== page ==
Joy: Movie Review Film

Joy: Movie Review

Starring: Jennifer Lawrence, Robert DeNiro, Isabella Rossellini, Virginia Madsen, Bradley Cooper (Rated M – 124 min).

Growing up on screen before our eyes, the irrepressible Jennifer Lawrence practically makes this film her own embracing the obscure true story of high spirited Joy Mangano, the woman who invented the Miracle Mop, personally marketing the product turning into a home-shopping phenomenon.

She is a divorced mother of two who time and time again pushes aside her own career aspirations and inventive nature to support her blended family including a soap opera addicted mother, lovesick dad and a Tom Jones aspired crooner ex-husband. Working a series of odd jobs to support them, it is a moment of clarity after an accident on a sailboat that defined her success.

Doing what Joy does best, cleaning up after other people, when the incident on the water happens. She inadvertently creates the miracle mop catching the attention of the world. Beyond the entrepreneurial moment, much of the script is misguided story arcs shooting off into various directions covering everything from screwball comedy to equivocal drama and dubious romance, but above all family values. There are also moments of harsh business realities but Joy is a go-getter doing things her own way investigating discrepancies. The movie remains interesting albeit offbeat.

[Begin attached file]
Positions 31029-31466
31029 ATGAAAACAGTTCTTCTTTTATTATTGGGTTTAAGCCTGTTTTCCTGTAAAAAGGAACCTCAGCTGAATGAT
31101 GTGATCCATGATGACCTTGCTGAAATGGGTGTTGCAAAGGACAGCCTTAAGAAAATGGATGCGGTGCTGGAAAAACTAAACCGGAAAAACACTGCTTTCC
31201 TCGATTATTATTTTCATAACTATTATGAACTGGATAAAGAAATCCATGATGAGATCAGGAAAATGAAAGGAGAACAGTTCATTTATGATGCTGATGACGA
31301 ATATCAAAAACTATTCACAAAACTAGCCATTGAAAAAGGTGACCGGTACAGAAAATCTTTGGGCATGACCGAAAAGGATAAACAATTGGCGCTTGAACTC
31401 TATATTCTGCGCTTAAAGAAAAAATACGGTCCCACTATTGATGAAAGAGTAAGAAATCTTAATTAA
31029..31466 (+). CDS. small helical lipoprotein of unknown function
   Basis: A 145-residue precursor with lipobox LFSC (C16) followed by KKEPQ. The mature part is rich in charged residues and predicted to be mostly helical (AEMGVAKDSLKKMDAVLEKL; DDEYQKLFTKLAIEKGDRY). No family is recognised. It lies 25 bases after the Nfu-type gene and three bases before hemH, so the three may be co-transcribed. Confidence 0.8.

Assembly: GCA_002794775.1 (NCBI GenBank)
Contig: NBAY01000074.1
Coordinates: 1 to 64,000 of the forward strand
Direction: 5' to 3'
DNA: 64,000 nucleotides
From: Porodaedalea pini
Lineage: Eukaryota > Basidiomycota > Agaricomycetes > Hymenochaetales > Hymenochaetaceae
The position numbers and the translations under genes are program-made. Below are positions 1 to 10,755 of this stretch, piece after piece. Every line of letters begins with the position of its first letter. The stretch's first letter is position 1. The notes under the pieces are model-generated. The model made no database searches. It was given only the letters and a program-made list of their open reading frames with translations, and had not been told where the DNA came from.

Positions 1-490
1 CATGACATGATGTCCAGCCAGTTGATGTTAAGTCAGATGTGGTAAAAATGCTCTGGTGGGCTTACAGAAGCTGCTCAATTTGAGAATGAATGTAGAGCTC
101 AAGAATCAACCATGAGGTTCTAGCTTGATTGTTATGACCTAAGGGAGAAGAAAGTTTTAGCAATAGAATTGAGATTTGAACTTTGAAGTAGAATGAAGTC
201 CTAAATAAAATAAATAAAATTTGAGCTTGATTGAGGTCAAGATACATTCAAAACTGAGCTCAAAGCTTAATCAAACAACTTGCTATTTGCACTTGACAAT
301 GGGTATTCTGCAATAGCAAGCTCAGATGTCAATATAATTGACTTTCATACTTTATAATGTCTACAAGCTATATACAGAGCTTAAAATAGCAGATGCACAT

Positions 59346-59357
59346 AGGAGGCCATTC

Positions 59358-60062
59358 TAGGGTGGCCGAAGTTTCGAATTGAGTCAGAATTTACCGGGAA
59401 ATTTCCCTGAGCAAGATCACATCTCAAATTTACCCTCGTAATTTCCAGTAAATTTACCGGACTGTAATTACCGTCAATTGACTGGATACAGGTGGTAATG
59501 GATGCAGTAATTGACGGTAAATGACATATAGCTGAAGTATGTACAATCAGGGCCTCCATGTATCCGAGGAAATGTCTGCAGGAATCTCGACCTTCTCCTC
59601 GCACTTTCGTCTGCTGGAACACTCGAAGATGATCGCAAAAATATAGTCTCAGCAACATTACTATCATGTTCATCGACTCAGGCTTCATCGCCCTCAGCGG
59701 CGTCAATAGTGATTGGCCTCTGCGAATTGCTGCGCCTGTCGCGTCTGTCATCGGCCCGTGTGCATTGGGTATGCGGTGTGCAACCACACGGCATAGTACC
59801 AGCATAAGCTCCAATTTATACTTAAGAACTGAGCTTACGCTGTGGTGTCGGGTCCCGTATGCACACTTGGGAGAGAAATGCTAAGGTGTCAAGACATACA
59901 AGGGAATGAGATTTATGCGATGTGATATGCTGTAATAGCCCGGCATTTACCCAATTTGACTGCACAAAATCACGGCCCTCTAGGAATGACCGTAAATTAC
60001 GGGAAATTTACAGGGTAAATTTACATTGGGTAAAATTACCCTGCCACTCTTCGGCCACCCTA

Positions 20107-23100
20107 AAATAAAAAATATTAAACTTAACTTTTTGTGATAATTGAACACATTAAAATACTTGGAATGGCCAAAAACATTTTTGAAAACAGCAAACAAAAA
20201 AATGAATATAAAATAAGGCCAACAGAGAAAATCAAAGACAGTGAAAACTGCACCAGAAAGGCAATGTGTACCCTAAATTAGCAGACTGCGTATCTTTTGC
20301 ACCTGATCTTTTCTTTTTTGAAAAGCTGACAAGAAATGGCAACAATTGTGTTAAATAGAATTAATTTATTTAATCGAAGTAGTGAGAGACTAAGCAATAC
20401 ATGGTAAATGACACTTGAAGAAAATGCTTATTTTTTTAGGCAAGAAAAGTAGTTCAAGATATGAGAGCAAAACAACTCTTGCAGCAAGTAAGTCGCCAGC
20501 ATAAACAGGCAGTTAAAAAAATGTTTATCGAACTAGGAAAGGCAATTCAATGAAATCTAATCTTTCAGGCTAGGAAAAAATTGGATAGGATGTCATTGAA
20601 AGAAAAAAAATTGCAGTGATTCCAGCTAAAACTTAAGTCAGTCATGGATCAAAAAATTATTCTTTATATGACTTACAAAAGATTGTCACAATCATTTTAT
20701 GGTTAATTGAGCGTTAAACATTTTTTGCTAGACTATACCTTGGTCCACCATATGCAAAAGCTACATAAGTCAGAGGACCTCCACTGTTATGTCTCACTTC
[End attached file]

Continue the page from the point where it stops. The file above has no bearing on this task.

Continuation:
Having said from the beginning when first noticing Jennifer Lawrence in early roles Garden Party and Winters Bone, she acts beyond her years to solid effect of any Hollywood veteran. More award accolades are sure to be on the way, the talented starlet also sings on camera in Joy. Robert DeNiro keeps the sheen on his varied career shining bright as the hopeless romantic father. Look-alike real life daughter Drena has a small role as she does in many of her dad’s recent films.

Appearances from Isabella Rossellini (Blue Velvet, Cousins) and Diane Ladd (Chinatown, Wild at Heart) bring pure class. Bradley Cooper pops up in a minor role but be ready for an uncanny Melissa Rivers playing her late mother Joan in a brilliant moment.

Massachusetts locales are used to misty effect and adds to the weaving elements of a wayward but inspirational tale. Revolutionising cleaning is only the tip of the iceberg for one of a kind Joy.

Shane A. Bassett

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